Thursday, June 29, 2006

What makes a miracle miraculous?

“And once we concede that we do not know what methods or how the miracles occurred, how can we say that miracles even happened at all? Perhaps it was a natural event. Or perhaps the authors did not understand what was occurring and inadvertently attributed it to a supernatural, rather than a natural event.”

i) This is a disingenuous objection on Dagood’s part. For one thing, he happens to think that Scripture is full of reported miracles. That’s if, anything, the leading reason he doesn’t believe in the Bible. If miracles are unbelievable, and the Bible is full of reported miracles, then the Bible is unbelievable. So he clearly has his own methodology for deciding what would count as if miracle, if only to discount it.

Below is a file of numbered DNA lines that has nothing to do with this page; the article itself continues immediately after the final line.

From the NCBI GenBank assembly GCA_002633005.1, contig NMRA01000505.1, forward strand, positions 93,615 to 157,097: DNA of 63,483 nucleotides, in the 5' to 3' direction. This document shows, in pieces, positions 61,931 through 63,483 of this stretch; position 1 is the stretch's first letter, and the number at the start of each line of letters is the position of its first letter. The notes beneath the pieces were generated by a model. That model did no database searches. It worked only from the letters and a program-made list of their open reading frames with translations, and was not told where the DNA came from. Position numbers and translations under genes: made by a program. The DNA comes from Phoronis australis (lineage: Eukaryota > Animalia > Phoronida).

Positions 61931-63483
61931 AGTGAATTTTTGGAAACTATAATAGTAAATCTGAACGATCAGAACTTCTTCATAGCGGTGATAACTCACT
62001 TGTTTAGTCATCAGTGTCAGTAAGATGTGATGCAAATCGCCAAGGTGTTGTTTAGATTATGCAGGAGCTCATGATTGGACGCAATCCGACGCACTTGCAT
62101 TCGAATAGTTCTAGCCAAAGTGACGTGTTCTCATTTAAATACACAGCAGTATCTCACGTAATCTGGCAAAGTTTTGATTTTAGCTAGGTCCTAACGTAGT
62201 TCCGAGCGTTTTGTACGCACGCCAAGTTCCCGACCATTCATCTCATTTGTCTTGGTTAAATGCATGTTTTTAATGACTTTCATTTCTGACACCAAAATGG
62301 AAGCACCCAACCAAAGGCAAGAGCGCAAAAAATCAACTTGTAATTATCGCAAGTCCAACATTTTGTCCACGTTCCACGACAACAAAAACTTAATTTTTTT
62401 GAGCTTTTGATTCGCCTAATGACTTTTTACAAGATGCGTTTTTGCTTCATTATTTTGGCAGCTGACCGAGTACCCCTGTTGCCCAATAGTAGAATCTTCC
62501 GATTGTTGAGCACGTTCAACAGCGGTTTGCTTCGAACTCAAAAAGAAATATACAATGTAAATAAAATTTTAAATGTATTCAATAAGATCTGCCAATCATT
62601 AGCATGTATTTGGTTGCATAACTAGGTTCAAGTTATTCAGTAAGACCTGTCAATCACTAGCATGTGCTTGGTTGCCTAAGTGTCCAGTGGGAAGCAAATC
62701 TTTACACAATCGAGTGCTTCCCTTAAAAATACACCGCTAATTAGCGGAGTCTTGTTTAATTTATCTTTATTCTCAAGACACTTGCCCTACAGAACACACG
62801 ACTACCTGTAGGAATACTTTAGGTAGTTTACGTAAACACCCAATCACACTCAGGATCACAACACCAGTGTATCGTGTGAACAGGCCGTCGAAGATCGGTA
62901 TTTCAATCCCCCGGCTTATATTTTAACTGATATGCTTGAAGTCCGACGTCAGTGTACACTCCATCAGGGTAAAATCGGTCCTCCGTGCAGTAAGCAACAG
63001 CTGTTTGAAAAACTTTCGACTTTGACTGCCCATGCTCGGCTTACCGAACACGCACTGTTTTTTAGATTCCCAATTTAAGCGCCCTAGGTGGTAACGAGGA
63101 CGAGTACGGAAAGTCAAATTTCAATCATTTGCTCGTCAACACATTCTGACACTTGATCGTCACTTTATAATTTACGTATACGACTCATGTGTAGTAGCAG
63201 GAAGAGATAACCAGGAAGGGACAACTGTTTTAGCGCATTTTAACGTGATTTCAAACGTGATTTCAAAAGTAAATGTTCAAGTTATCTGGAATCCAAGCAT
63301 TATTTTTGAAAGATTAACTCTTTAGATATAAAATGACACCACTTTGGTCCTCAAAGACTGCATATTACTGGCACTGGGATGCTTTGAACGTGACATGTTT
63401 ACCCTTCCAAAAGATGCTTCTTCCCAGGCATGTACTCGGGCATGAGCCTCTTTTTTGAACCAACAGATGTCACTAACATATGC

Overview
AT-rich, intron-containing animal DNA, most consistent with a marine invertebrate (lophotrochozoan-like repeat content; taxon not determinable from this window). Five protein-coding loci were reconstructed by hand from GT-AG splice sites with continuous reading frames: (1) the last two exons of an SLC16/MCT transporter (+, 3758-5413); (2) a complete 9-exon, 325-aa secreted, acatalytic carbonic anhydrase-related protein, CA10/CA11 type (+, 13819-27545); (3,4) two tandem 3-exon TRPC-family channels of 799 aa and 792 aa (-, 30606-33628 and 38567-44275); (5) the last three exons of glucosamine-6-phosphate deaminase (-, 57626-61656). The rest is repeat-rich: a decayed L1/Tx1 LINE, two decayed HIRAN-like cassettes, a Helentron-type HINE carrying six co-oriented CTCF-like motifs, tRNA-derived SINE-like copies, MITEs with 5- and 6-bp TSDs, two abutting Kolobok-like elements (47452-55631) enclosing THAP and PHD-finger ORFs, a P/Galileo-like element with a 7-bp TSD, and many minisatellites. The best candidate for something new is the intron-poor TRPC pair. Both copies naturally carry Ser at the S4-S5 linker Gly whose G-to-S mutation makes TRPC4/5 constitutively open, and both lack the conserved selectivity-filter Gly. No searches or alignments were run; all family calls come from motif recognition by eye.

ii) Some miracles are “natural” events. What makes them miraculous is the uncanny timing of the event, or series of events, or the extraordinary relation between two otherwise ordinary events, such as life and death (e.g. the Resurrection).

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